# 9: Periodic Properties of the Elements

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• 9.1: Nerve Signal Transmission
Electric potentials in neurons and other cells are created by ionic concentration differences across semipermeable membranes. Stimuli change the permeability and create action potentials that propagate along neurons.
• 9.2: The Development of the Periodic Table
The periodic table is used as a predictive tool that arranges of the elements in order of increasing atomic number. Elements that exhibit similar chemistry appear in vertical columns called groups (numbered 1–18 from left to right); the seven horizontal rows are called periods. The elements can be broadly divided into metals, nonmetals, and semimetals. Semimetals exhibit properties intermediate between those of metals and nonmetals.
• 9.3: Electron Configurations- How Electrons Occupy Orbitals
The relative energy of the subshells determine the order in which atomic orbitals are filled. Electron configurations and orbital diagrams can be determined by applying the Pauli exclusion principle (no two electrons can have the same set of four quantum numbers) and Hund’s rule (whenever possible, electrons retain unpaired spins in degenerate orbitals). Electrons in the outermost orbitals, called valence electrons, are responsible for most of the chemical behavior of elements.
• 9.4: Electron Configurations, Valence Electrons, and the Periodic Table
Electron configurations allow us to understand many periodic trends. Covalent radius increases as we move down a group because the n level (orbital size) increases. Covalent radius mostly decreases as we move left to right across a period because the effective nuclear charge experienced by the electrons increases, and the electrons are pulled in tighter to the nucleus. Anionic radii are larger than the parent atom, while cationic radii are smaller.
• 9.5: The Explanatory Power of the Quantum-Mechanical Model
• 9.6: Periodic Trends in the Size of Atoms and Effective Nuclear Charge
Ionic radii share the same vertical trend as atomic radii, but the horizontal trends differ due to differences in ionic charges. A variety of methods have been established to measure the size of a single atom or ion.  The calculation of orbital energies in atoms or ions with more than one electron (multielectron atoms or ions) is complicated by repulsive interactions between the electrons. The concept of electron shielding and an effective nuclear charge are introduced.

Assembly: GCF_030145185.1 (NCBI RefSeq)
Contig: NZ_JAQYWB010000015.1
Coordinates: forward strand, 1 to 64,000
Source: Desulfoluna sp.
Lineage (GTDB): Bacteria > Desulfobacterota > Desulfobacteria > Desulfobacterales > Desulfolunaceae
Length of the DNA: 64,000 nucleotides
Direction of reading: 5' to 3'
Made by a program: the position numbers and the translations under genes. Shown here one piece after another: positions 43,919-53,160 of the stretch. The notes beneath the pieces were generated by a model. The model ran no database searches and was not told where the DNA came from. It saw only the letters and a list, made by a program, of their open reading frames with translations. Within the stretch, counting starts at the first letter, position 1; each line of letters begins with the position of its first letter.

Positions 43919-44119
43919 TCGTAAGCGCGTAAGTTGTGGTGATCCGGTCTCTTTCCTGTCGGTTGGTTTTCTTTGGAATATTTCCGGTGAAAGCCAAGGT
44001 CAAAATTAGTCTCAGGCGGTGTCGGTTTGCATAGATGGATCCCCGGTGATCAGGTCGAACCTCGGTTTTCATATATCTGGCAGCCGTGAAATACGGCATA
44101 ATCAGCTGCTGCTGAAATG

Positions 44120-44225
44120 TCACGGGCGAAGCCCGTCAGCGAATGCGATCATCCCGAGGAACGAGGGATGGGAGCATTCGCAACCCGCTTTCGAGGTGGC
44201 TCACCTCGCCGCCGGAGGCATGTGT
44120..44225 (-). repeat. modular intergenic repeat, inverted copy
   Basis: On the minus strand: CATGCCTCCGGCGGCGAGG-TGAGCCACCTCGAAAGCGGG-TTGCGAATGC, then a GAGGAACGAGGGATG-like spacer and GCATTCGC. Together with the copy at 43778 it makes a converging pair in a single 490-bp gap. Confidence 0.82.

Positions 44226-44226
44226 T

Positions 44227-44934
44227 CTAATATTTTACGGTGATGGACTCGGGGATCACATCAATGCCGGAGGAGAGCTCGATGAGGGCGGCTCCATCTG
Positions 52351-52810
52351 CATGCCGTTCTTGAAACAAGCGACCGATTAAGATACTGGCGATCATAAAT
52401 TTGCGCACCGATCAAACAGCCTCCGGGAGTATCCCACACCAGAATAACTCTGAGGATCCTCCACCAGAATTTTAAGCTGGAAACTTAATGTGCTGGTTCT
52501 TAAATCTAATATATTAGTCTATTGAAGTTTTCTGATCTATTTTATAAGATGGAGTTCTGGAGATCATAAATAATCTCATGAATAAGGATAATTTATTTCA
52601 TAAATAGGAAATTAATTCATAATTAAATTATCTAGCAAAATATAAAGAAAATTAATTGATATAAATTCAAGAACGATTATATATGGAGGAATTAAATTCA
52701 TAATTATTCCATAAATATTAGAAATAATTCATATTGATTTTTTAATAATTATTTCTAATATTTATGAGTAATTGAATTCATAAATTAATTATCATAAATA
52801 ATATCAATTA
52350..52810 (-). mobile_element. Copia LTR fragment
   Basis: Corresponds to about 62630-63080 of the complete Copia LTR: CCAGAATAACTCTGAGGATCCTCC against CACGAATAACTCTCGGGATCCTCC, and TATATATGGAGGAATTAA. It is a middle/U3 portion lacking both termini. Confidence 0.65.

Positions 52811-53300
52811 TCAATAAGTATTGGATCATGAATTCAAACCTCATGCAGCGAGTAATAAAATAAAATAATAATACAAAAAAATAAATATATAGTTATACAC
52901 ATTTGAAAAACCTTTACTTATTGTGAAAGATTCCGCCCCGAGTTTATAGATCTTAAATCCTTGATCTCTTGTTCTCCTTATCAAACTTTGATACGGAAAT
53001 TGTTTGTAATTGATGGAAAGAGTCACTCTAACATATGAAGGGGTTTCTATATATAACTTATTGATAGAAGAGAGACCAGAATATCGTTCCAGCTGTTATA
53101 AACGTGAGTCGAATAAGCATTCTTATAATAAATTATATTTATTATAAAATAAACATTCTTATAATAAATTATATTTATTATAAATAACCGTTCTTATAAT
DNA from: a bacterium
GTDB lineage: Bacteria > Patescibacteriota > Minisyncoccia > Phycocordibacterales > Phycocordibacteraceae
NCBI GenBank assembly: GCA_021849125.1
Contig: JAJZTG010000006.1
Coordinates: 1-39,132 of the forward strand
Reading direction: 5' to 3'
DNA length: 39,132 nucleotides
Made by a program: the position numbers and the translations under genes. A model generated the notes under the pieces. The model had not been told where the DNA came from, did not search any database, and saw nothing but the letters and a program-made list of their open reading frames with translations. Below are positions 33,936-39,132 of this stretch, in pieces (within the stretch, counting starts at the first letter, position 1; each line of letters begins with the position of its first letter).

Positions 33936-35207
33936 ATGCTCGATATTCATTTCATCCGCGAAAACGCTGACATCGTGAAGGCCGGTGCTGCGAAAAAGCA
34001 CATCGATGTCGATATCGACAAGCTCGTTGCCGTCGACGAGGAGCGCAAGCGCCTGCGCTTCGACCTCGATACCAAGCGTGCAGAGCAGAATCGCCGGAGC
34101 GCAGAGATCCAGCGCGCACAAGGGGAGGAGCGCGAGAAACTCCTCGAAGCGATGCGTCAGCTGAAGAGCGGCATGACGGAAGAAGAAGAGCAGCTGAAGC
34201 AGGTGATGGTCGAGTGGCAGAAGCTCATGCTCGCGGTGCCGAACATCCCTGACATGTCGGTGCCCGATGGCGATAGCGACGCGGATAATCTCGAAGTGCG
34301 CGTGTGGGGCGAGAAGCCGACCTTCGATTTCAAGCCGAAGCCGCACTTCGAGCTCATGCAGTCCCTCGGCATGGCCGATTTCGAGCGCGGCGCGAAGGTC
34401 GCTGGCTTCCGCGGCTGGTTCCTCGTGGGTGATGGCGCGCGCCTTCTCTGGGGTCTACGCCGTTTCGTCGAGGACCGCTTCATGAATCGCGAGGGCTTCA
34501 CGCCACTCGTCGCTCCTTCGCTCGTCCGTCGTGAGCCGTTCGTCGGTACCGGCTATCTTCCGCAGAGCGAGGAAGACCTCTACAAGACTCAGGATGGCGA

• 9.7: Ions- Configurations, Magnetic Properties, Radii, and Ionization Energy
Generally, the first ionization energy and electronegativity values increase diagonally from the lower left of the periodic table to the upper right, and electron affinities become more negative across a row. The energy required to remove successive electrons from an atom increases steadily, with a substantial increase occurring with the removal of an electron from a filled inner shell.
• 9.8: Electron Affinities and Metallic Character
The electron affinity (EA) of an element is the energy change that occurs when an electron is added to a gaseous atom to give an anion. In general, elements with the most negative electron affinities (the highest affinity for an added electron) are those with the smallest size and highest ionization energies and are located in the upper right corner of the periodic table.
• 9.9: Examples of Periodic Chemical Behavior
The elements within the same group of the periodic table tend to exhibit similar physical and chemical properties. Four major factors affect reactivity of metals: nuclear charge, atomic radius, shielding effect and sublevel arrangement (of electrons).  The noble gases are characterized by their high ionization energies and low electron affinities. Potent oxidants are needed to oxidize the noble gases to form compounds. The noble gases have a closed-shell valence electron configuration. The ioniz
• 9.E: Periodic Properties of the Elements (Exercises)

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